A conference dubbed "Powering up the Maori Economy in Te Tai Tokerau" was "more than a talkfest", presenters and iwi leaders promised.

Hundreds of business, economic, social, central and local government, and iwi authority representatives attended yesterday's conference in Kerikeri, where Maori Party co-leader Te Ururoa Flavell was a guest speaker in the afternoon.

Topics on the agenda included working collaboratively, more strategic use of Maori assets such as land, preparing people for relevant work in the region, forestry and farm development, and post-Treaty opportunities.

The morning discussions were led by entrepreneurial business expert Harry Burkhardt and Ministry for Primary Industries (MPI) deputy director general of sector partnerships Ben Dalton.


Mr Burkhardt said young Maori in particular needed to know who they were and how to be digital citizens - "to find their way through that space".

He ended with what he called his mantra: "I trust collaborative models will get us there. Conservative business models have got us here, and 'here' is not enough. There are inequities, there are winners and losers in this space, and it's not pretty."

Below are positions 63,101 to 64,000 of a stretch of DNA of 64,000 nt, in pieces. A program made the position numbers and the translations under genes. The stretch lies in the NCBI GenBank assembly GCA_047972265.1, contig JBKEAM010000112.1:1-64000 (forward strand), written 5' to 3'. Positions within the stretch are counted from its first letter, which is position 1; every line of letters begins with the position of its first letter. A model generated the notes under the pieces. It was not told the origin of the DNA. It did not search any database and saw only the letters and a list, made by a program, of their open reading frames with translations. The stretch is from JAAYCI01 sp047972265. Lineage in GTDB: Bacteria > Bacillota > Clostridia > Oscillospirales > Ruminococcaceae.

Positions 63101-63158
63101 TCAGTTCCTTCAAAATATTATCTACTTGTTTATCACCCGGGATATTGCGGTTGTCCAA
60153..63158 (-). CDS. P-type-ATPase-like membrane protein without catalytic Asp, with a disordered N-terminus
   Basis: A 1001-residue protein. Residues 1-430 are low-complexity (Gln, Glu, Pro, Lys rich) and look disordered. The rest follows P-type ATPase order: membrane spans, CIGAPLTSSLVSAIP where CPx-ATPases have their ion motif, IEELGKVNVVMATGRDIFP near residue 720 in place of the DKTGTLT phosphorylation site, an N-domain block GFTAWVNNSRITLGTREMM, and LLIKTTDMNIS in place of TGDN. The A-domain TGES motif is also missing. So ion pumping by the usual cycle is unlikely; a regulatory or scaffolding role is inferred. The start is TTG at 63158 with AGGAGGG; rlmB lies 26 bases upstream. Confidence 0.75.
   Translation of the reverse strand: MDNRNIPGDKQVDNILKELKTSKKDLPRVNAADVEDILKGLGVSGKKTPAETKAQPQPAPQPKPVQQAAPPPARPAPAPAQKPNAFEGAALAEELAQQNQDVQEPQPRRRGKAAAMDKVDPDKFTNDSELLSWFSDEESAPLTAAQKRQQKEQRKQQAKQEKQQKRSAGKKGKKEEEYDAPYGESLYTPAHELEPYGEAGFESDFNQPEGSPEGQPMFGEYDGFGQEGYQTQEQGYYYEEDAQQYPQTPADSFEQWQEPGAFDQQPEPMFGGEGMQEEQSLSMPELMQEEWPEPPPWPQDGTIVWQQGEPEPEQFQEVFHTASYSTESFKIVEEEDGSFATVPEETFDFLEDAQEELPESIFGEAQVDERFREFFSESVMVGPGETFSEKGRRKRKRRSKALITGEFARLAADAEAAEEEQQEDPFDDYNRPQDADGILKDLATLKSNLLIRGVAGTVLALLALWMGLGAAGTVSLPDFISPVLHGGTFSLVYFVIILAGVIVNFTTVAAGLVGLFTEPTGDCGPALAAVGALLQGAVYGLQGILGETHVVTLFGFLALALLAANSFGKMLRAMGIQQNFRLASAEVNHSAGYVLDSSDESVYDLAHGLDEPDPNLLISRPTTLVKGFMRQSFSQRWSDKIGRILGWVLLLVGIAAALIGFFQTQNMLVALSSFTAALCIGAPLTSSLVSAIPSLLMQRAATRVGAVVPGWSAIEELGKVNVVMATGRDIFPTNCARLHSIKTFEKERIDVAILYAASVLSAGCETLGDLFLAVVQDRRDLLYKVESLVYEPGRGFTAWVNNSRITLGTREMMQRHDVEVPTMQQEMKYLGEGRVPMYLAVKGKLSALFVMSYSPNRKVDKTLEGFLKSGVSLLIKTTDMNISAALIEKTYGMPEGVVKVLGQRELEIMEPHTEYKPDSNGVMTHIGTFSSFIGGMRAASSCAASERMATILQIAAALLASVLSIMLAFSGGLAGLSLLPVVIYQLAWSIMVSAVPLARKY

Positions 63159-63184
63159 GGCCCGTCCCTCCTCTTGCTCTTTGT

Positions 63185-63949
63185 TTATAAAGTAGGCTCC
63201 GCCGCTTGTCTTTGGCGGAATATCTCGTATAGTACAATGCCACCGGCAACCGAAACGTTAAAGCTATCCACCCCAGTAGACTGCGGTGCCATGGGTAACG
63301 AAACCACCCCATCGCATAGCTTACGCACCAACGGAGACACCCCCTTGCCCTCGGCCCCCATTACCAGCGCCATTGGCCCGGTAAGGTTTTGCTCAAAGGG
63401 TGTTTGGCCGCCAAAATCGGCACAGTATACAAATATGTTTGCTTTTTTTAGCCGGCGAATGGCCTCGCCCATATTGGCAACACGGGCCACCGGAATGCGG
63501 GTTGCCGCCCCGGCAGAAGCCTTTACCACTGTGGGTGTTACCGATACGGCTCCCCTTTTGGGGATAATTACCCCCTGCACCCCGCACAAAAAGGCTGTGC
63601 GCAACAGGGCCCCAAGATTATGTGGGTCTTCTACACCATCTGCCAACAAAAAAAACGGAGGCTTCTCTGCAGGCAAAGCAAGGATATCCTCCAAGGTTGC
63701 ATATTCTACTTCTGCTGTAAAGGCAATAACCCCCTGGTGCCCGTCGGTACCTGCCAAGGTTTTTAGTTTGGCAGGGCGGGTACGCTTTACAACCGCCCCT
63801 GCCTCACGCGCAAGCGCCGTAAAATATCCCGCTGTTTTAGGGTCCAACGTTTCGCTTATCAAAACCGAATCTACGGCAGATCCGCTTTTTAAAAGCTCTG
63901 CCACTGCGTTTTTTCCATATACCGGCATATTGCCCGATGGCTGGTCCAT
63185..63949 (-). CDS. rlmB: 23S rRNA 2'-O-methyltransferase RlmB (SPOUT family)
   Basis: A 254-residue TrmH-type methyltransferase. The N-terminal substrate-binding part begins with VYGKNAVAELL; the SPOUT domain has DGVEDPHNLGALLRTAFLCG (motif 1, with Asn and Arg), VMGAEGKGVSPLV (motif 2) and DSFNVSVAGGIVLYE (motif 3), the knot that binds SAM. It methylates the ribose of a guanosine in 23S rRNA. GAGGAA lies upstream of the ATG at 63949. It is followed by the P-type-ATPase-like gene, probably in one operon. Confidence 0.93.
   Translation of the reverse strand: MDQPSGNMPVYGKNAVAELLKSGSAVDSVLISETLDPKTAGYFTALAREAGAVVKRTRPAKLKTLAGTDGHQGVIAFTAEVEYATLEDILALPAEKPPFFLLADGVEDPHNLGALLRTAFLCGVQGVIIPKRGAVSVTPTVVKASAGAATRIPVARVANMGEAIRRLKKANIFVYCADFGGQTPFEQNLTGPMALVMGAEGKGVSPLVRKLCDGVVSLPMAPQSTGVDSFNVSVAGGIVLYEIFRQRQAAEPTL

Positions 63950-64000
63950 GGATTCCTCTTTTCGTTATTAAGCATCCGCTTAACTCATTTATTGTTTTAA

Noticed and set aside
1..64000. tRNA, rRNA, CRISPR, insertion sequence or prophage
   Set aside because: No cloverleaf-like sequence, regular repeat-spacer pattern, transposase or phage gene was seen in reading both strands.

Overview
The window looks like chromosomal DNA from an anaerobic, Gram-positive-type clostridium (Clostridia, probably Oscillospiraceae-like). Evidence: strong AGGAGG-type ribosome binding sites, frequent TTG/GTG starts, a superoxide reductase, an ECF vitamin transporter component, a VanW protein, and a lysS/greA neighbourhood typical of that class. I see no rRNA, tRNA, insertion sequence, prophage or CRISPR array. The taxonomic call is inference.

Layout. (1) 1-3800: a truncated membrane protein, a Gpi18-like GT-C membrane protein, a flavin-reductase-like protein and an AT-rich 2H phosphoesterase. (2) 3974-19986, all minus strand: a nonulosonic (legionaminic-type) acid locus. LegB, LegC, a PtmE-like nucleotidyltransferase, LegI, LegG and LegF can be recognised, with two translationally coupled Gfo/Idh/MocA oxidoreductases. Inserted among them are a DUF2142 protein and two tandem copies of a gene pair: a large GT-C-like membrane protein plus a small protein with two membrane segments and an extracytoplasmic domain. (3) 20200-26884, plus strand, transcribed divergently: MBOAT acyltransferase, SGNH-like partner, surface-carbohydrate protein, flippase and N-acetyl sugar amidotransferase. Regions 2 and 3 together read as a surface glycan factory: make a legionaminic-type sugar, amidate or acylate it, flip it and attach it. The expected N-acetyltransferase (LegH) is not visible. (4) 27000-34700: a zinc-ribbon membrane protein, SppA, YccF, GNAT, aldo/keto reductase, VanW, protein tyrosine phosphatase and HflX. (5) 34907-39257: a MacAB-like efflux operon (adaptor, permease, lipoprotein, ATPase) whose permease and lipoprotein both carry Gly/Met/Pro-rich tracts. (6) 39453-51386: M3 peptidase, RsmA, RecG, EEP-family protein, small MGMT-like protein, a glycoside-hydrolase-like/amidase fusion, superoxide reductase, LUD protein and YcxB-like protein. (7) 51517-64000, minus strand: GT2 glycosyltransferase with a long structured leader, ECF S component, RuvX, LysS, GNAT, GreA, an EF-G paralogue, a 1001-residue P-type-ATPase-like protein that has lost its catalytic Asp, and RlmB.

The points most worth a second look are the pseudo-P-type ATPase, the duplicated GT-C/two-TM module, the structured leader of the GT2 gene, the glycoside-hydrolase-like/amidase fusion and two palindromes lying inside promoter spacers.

Mr Dalton said that while Northland's GDP had grown recently, "not a lot of that has occurred in the Maori area".

Of the region's population of 56,613 Maori, 17.4 per cent of them were unemployed compared with the national figure for Maori of 12 per cent; average earnings were $40,670 compared with Maori nationally, $47,385; and, close to the national figure, 52.4 per cent of Tai Tokerau Maori were low-skilled.

Mr Dalton said change would take time, and "whanau wealth" was not a measurement of millions of dollars but of the capability to provide life's needs.

The way to do that was through more jobs and income, which in turn relied on good use of assets and opportunities such as education, land and primary industries.